Writers at a Comic Con: Make the Most of Your Time

Writers at a Comic Con: Make the Most of Your Time

If you are a comic book writer, you’re obviously in the right place, but what about science fiction and fantasy authors? Can you have success as a vendor at Comic Cons? My experience says yes. But purchasing a table and showing up won’t be enough for a successful weekend. Here are a few tips for getting the most out of your Comic Con experience:

  • Create an eye-catching display. You’ll have a good-sized table, so be sure to make it appealing. Put out a bowl of candy. Give away bookmarks. Set up a banner behind you.
  • Interact with the crowd. I attended Cons before I was ever a vendor at one, so I love the energy and enthusiasm of the crowd, and I’m a fan myself. It was easy to talk to the people who stopped by. But I didn’t just wait for them to stop, I stood behind my table, smiled, and said hello to just about everyone. I complimented costumes and asked people if they were having fun. Be approachable.
  • BUT, don’t annoy people with hard sell tactics. I engaged with people as they walked by. I didn’t talk about my books unless someone asked me directly.
  • Have a quick, enticing pitch ready when they do ask. My nineteen-year old son was my table buddy at Boston Comic Con last summer. When he heard me stumbling over my book description to the first few interested people, he said, “Mom, that was terrible. You have got to do better.” We practiced and refined for a few minutes until I had a couple of sentences that captured the essence of the story. Think log line but with a more conversational tone.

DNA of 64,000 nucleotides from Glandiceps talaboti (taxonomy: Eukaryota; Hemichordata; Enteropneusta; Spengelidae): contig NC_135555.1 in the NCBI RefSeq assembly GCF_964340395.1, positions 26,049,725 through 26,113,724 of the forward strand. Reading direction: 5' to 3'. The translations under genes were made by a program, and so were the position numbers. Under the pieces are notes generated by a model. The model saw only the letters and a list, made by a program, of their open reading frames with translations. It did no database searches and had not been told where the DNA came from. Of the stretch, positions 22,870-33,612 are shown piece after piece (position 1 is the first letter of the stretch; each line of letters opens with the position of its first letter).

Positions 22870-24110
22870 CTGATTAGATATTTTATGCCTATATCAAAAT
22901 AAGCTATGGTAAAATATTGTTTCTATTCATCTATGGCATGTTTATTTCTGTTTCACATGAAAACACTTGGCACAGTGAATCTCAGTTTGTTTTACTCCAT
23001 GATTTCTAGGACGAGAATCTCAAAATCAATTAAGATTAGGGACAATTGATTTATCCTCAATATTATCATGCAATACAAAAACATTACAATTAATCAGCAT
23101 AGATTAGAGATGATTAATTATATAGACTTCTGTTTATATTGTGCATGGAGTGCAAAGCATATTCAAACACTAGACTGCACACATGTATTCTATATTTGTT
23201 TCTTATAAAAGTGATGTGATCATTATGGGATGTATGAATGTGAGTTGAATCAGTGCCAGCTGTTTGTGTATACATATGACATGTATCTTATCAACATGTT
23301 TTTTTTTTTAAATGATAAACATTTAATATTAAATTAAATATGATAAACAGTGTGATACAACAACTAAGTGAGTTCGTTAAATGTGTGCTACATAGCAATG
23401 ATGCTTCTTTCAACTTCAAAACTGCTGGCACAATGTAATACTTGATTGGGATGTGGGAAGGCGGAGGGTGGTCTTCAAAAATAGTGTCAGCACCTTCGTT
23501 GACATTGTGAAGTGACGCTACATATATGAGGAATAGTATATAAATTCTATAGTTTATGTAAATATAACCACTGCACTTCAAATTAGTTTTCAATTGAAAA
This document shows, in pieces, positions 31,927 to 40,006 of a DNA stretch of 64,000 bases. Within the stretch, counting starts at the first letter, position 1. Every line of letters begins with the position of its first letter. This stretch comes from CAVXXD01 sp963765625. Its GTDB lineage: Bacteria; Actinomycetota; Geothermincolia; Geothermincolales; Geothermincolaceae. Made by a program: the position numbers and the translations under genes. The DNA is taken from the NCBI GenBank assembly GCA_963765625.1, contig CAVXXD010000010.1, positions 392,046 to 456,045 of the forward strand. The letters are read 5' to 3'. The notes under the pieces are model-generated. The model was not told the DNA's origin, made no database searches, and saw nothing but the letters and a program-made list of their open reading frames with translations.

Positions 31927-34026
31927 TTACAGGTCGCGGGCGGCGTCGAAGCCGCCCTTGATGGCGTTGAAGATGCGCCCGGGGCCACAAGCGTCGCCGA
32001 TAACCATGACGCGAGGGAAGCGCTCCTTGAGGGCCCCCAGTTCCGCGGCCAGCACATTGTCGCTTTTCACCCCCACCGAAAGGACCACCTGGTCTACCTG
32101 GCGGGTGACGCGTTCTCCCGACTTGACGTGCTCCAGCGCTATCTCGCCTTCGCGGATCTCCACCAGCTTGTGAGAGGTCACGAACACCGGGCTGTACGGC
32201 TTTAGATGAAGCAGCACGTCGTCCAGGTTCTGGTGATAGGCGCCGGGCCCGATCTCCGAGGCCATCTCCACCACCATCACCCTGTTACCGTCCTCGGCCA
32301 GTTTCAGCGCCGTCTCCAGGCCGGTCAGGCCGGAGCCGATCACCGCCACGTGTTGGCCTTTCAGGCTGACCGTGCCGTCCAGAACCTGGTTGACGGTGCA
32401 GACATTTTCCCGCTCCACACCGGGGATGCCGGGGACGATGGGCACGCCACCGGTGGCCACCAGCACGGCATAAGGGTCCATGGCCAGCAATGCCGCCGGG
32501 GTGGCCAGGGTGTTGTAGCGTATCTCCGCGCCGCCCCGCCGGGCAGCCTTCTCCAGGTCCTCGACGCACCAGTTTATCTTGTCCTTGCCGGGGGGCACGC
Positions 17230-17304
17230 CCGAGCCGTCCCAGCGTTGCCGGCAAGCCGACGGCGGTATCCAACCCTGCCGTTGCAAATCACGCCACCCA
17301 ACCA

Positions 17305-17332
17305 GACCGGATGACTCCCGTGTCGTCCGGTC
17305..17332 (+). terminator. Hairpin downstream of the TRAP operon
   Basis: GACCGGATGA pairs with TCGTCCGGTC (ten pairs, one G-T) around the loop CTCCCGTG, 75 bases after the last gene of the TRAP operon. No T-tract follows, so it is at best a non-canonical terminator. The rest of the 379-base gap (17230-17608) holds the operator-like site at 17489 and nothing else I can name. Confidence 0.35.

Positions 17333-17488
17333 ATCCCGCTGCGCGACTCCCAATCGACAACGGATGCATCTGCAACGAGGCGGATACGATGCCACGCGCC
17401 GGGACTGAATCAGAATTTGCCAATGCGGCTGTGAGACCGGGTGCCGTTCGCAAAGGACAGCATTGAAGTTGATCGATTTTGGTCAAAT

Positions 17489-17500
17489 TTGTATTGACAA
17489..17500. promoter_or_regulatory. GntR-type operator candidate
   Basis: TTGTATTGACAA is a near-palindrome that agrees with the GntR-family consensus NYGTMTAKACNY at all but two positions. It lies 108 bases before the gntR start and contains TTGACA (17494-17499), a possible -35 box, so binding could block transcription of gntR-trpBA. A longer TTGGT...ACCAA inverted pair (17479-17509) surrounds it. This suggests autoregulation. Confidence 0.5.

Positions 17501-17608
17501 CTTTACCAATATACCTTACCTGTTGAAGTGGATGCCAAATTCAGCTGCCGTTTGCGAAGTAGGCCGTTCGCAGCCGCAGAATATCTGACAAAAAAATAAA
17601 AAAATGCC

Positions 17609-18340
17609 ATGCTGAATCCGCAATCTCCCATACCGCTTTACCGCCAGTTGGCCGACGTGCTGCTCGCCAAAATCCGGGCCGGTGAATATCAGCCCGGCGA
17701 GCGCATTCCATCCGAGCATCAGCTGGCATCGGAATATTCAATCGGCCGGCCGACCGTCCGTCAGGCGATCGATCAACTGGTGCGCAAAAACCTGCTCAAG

• Use the opportunity to build your mailing list. Have a clipboard with a sign-up sheet for people to leave their names and email addresses. I send out a weekly, very brief communication to my mailing list called “Monday Musings.” Mailing lists are a powerful tool for an author and Cons are a great place to add names. I find that because I’ve met and spoken to these people, they are less likely to unsubscribe, and often will respond to my mailings with personal notes.
  • Be ready to make sales. Have a cash box with change, and make sure your credit card reader is functioning. Keep a supply of extra pens or markers easily accessible for signing your books.
  • Network! Selling books isn’t the only opportunity at Cons. Make new friends. I left every Con with at least one interview booked, stacks of business cards in my bag, and a nice bump in my social media following. And ‘BarCon’ is a thing! Find out where people are congregating after hours and join the fun.
  • Take care of yourself. Cons are fun, but exhausting. Have a bottle of water, some power bars and snacks with you. Wear comfortable shoes.
  • To cosplay or not to cosplay? I choose not to when I’m a vendor. Generally, I break out my Rebel Alliance or Starfleet Academy t-shirts, but I don’t wear a costume. A friend of mine is a fantasy author who writes about deadly mermaids. She rocks ‘aquatic chic’ like nobody’s business at Cons. It totally works for her. But my books don’t easily lend themselves to a costume, and I don’t want my attire to be the focus of conversations. Ask yourself if a costume will help or hinder you.
  • Take Monday off. If possible, give yourself some downtime after a Con. The days are long, and sometimes the nights are even longer! I’m a disaster after a weekend on my feet, and I plan an easy day when I come home.

As a sci-fi/fantasy writer, I feel right at home at Comic Cons, and I’m as excited to be there as any of the attendees. Enjoy the experience and energy, and most importantly have fun!

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